Triphase Catalysis Based on Gemini Surfactant-Clay Intercalates


A series of novel catalysts was developed using cationic Gemini surfactants intercalated in natural montmorillonite (MMT) clay. These Gemini surfactant-MMT intercalates were used to study the kinetics of a nucleophilic displacement reactions converting n-butyl bromide to n-butyl chloride in a triphase catalytic (TC) system. Most reaction rates compared favorably to those of biphase catalytic reactions where Gemini surfactants were used in the absence of MMT. Catalytic activity varied with Gemini surfactant structure, specifically with carbon spacer group and side chain length. In addition to the ease of catalyst separation that a triphase system affords, Gemini-MMT catalysts are stable and can be recycled and re-used several times.

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Shabestary, N. , Rensing, D. , Reed, D. , Austiff, A. and Cox, M. (2014) Triphase Catalysis Based on Gemini Surfactant-Clay Intercalates. Modern Research in Catalysis, 3, 26-34. doi: 10.4236/mrc.2014.32005.

1. Introduction

Triphase catalysis (TC) is a unique form of phase transfer catalysis (PTC) in which the catalyst and each of a pair of reactants are located in separate phases [1] -[4] . In this catalytic system, reactants are usually located in the aqueous and organic phases while the catalyst is supported by the solid phase. In the last few decades, comprehensive reviews both from chemistry and engineering viewpoints have been published on PTC [5] -[7] . While a large spectrum of reactions can be conducted using PTC, catalyst recovery from the liquid phase and recycling has been a problem limiting industrial application. TC on the other hand greatly facilitates catalyst recovery via simple filtration or centrifugation and thus provides considerable potential for commercial application. Low cost catalyst separation, mild reaction conditions, and catalyst recyclability in a triphase system also promote greener chemistry.

After the pioneering work of Regen [1] [2] on the application of polymer-supported catalysts in triphase catalysis, numerous quaternary onium salts immobilized on insoluble synthetic polymers as well as inorganic oxides have been widely explored [8] [9] . While TC drastically improves catalyst recovery, polymer supports and some inorganic oxides such as silica or alumina suffer from diffusion limitations and structural instability. Quaternary onium salts, such as conventional monomeric surfactants immobilized on natural clays via an intercalation reaction, have been extensively investigated as triphase catalysts [10] -[12] . These intercalated complexes are quite stable catalysts for various organic syntheses. They have also been shown to be efficient and recyclable [4] .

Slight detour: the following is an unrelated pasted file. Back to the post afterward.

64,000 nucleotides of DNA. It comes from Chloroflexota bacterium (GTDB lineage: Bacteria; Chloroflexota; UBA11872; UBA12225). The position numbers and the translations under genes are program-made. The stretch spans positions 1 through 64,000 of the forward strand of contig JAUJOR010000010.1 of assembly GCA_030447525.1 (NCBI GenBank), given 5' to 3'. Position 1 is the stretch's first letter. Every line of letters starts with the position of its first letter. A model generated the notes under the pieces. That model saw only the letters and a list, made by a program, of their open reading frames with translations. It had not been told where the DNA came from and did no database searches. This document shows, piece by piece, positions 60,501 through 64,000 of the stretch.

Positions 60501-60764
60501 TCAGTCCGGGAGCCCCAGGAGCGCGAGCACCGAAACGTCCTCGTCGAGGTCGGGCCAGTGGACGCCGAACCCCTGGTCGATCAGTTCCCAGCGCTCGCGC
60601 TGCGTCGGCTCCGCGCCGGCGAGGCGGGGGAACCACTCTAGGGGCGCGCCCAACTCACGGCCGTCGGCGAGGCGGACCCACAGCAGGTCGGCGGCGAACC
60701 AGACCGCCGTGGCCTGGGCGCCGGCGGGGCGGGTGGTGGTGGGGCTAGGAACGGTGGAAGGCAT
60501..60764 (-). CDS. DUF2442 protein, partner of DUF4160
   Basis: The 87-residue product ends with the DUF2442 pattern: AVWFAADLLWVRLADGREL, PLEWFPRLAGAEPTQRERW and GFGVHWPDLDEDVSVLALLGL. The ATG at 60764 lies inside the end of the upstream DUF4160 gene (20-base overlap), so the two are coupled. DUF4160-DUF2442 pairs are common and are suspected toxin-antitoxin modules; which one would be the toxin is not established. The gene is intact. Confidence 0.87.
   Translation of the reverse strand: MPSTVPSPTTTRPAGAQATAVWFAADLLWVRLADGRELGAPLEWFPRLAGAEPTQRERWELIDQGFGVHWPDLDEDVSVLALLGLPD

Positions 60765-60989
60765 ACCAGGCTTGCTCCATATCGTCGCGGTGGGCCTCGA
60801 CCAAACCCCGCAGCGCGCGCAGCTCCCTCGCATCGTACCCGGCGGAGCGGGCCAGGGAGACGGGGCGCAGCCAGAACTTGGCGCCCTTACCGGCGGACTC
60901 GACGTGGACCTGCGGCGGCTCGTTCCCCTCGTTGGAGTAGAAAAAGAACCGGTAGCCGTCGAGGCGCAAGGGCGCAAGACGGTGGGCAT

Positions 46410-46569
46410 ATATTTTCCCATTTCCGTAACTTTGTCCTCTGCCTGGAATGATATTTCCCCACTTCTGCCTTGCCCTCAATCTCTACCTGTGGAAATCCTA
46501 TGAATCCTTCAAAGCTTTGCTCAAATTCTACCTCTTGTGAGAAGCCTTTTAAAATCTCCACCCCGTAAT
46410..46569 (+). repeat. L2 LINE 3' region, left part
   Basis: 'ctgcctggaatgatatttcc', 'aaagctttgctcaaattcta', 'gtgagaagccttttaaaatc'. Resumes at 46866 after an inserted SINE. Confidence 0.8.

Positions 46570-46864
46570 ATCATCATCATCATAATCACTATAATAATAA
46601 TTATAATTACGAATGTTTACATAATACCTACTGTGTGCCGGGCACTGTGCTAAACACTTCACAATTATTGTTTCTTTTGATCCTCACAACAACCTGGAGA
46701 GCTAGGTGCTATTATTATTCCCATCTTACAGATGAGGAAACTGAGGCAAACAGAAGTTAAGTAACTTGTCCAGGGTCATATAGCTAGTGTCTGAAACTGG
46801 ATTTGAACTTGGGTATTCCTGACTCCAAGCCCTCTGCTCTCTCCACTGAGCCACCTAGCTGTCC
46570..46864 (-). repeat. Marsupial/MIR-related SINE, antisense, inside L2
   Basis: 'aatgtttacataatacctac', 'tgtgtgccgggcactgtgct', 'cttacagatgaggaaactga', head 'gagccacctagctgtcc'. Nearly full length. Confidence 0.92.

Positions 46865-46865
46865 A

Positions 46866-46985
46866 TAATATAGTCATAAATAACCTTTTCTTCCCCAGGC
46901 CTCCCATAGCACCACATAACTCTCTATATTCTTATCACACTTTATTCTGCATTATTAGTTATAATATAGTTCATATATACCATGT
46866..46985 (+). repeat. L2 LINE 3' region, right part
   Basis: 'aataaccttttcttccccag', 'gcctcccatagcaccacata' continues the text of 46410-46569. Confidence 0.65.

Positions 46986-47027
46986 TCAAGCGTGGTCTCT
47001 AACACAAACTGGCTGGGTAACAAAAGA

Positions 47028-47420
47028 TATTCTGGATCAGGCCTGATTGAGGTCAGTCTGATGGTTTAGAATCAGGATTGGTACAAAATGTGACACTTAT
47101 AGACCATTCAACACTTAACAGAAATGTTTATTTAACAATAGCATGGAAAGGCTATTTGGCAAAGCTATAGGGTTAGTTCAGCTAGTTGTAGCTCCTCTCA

In the present research, we have developed a series of solid catalysts based on Gemini surfactant-Na+-Montmorillonite (Na+-MMT) clay intercalates to carry out simple nucleophilic substitution reactions in order to demonstrate the efficacy and stability of these materials. Gemini surfactants represent a new class of surfactants that are composed of two amphiphilic moieties connected by a spacer group [13] [14] . The spacer group can be hydrophilic or hydrophobic, rigid or flexible. Gemini surfactants have several technological advantages over conventional monomeric surfactants such as lower critical micelle concentration (CMC), greater surface tension, and in particular better wetting properties that can be useful in phase transfer catalysis to promote reactivity.

Montmorillonite (MMT) from the smectite clay family is a layered aluminosilicate in which isomorphous substitution in nature generates permanent negative charge on the clay layers. The negative charges are balanced by inorganic cations that are intercalated between the interlayer gallery surfaces. The inorganic cations can be replaced by larger cationic organic species with an associated increase in the interlayer spacing. MMT has a great affinity towards water as well as organic reagents. This unique characteristic that combines hydrophilicity with hydrophobicity makes it attractive for TC application.

2. Experimental

2.1. Chemicals and Instrument

All the chemical reagents and solvents were purchased from Aldrich Chemical Co. and used with no further purification. Sodium-rich Wyoming MMT clay (SWy-2) with a particle size of <2 µm was purchased in pre-centrifuged and spray-dried form from the Source Clay Repository, Purdue University. MMT clay has the chemical composition Na0.70[Mg0.70Al5.30(Si8.00)O20(OH)4 and a cation exchange capacity (CEC) of 76.4 meq/100g of airdried clay. The clay was purified by removing carbonates using pH5 acetate buffer solution and eliminating non-lattice iron oxides by employing sodium hydrosulfate based on literature procedure [15] .

A 300 MHz Varian Unity NMR was used to perform proton and carbon-13 NMR as well as correlation spectroscopy (COSY) to verify Gemini surfactant structures. A Rigaku Miniflex X-ray Diffractometer with a copper X-ray source (Kα = 1.5418Å) was used to determine basal spacing of Gemini-MMT intercalates. A Perkin Elmer Clarus 500 Gas Chromatograph (GC) equipped with a flame ionization detector and a 20 m× 0.18 mm Elite-5 capillary column were used for the kinetics analysis.

2.2. Gemini Synthesis

Gemini surfactants were synthesized and purified as described in the literature [16] . The surfactants were synthesized by reacting appropriate diamines and corresponding halides in dry ethanol solution (3 moles of alkyl bromide with 1 mole of alkyl diamine to minimize the potential of monosubstituted surfactant formation) at reflux temperature (~80˚C) for a duration of 48 to 200 hours depending on the structure. Once Gemini crystals formed, the solvent was removed from the reaction mixture under vacuum. The resulting solid was re-crystallized several times using an acetone-methanol mixture and washed with ether for further purification. The Gemini surfactants were characterized by NMR spectroscopy.

2.3. NMR Results

Due to structural similarity, only an exemplary of both hydrogen and carbon NMR results of Gemini C16-C4-C16 is given below:

1H NMR Spectrum of Gemini C16-C4-C16 (300 MHz, CDCl3): δ 3.29 (12H, s), 2.53 (4H, m), 2.14 (4H, m), 1.77 (4H, m), 1.33 (4H, m), 1.28 - 1.37 (52H, m), 0.86 - 0.90 (6H, q).

13C NMR Spectrum of Gemini C16-C4-C16 (300 MHz, CDCl3): δ 65.45 (N-CH2-side chain, C1), 63.69 (N-CH2-spacer group), 50.98 (N-CH3), 31.89 (CH2-side chain, C14), 29.21 - 29.68 (CH2 side chain, C4-C13), 26.33 (CH2-side chain, C3), 22.90 (CH2 side chain, C15), 22.65 (N-CH2-CH2 side chain, C2), 19.90 (N-CH2- CH2-spacer group), 14.09 (CH3 end of side chain, C16).